Friday, August 10, 2012

#PB10for10 2012

I'm just so excited about participating again this year!!! Thanks so much to Cathy Mere and Mandy Robek for hosting this book-loving event. My classroom library thanks you, too! (If you haven't followed along before, be prepared to add to your wish list and/or shopping cart!)

 I've had my list ready since the end of May, with only a few tweaks to it since then. For the 2011 event, I wrote about my all-time, just-can't-live-without picture books. This year, I decided to go with my Top 10 favorite "New to Me" picture books. So without further adieu...

After learning about Elephant and Piggie books during last year's #PB10for10 event, I cannot say enough good things about them! This was the first one I ever read, as well as the first one I shared with my first graders. We howled with laughter and read it over and over again! Elephant and Piggie books were, by far, my kids' favorite books last year. Mo Willems definitely earned a place in their reading hearts!

After hearing about this book on Twitter, I just had to read it. Oh. My. It's a very simple book... and yet it is so very, very complex! We had so many conversations on Twitter about it (and went so far as to choose sides - Team Bear or Team Rabbit.) This book had the same impact on my first graders! They enjoyed discussing and debating what happens when Bear discovers what happened to his hat (no spoilers here!)

While I didn't get a chance to share this with my first graders last year, you can bet I'll share it with them this year! There is just something about the relationship between these two that makes me believe my little friends will love it as much as I do. I wrote more about this gem in my recent blog post.

I absolutely, positively LOVED reading this book aloud! My kids loved it, too. It begs to be read aloud with dramatic flair. And who hasn't been freaked out about what might be hiding in... THE WOODS...

My good friend Jacquie gave me this book, and I can't thank her enough. It's a sweet (haha!) book that is also a little silly. You can't help but fall in love with Vanilla Cupcake, who just wants to be decorated! My first graders and I giggled with delight at the surprise ending. 

I was reminded of the magic I used to feel when we'd experience a blackout when I was growing up! It was as if time stood still. I felt that same magic when I read this book. It's told in a graphic novel style, which really adds to the power of the book. This one sparked some great conversations with my first graders!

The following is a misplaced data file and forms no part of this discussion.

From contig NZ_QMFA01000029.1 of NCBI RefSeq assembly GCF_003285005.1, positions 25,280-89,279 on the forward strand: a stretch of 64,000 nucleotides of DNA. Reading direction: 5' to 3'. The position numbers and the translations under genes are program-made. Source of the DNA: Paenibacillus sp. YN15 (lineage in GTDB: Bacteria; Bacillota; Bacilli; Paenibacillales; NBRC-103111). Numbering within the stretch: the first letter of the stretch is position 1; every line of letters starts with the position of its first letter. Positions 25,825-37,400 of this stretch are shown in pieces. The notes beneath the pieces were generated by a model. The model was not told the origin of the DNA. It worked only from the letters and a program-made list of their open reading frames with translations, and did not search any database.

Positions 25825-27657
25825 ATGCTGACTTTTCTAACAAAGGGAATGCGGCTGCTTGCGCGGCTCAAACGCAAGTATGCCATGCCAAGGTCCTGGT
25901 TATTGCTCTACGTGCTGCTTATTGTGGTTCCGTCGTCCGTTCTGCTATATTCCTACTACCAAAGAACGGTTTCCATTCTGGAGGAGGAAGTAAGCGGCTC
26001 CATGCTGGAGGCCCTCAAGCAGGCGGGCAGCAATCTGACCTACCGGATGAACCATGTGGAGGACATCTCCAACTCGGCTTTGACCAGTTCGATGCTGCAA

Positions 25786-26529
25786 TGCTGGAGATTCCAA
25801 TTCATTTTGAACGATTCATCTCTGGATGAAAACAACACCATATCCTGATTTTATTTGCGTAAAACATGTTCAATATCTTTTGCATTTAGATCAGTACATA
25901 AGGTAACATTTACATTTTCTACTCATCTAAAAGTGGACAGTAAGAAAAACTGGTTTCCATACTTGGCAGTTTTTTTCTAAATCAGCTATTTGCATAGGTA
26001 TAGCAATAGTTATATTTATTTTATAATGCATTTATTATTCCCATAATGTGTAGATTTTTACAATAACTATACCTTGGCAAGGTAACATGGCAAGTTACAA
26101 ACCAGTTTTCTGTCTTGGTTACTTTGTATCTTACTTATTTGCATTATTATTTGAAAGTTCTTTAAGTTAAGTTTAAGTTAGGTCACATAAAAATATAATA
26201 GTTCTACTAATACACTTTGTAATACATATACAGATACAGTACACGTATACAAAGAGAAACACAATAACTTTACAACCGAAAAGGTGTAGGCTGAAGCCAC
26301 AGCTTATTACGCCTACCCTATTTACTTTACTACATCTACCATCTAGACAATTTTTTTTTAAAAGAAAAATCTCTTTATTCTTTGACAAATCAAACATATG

"I love my white shoes... I love my white shoes... I love my white shoes.... I love my..." I guarantee this one will get stuck in your brain! Great story about going with the flow and not worrying about stuff, and it's a really catchy tune that will get your kids excited to read it again and again. Be sure to visit Harper Collins to listen to all of the Pete the Cat books with your students!

Okay, so maybe I kinda sorta cheated and snuck in an extra book here. Whoops! My first graders really enjoyed both of these books by Peter Brown. You Will Be My Friend led to some great discussions on how we make (and keep) friends. Many of us could understand how Lucy felt when she was trying SO hard to make a new friend, and everything just kept going wrong.

We loved the grand adventure and story of this one... but we also loved reading the pictures, which told a whole different story. It's also a great vocab builder in figuring out what "gumption" means!

Kate's beautiful book tells the story of what happens both over and under the snow. What a neat idea! I think this is something children probably wonder about, and I love the way Kate explains it. I didn't share this one with my students last year but am definitely going to this year!

I am so looking forward to reading everyone's posts! I hope I've given you a new book or two to consider.

Thursday, August 9, 2012

Boy + Bot

Have you read Ame Dyckman's Boy + Bot yet? If not, you are missing out! I loved it when I first read it, but as I've reread it a few times, I have found more and more to love. Here's a glimpse into the story...

In the Classroom...
Ame's book touches on how friends can be completely different, and yet, they still enjoy each other's company. Discussions on how to be a good friend would come naturally when thinking together with this book. I think I'll use it as we are building our classroom community and as a way to review how friends treat each other (when needed!) I can imagine using it to work on changing our voice to match the text, especially when the robot speaks. We could also explore the organization of this story and how what happens to the robot mirrors what happens to the boy. I think this will also become a class favorite that will be revisited many times!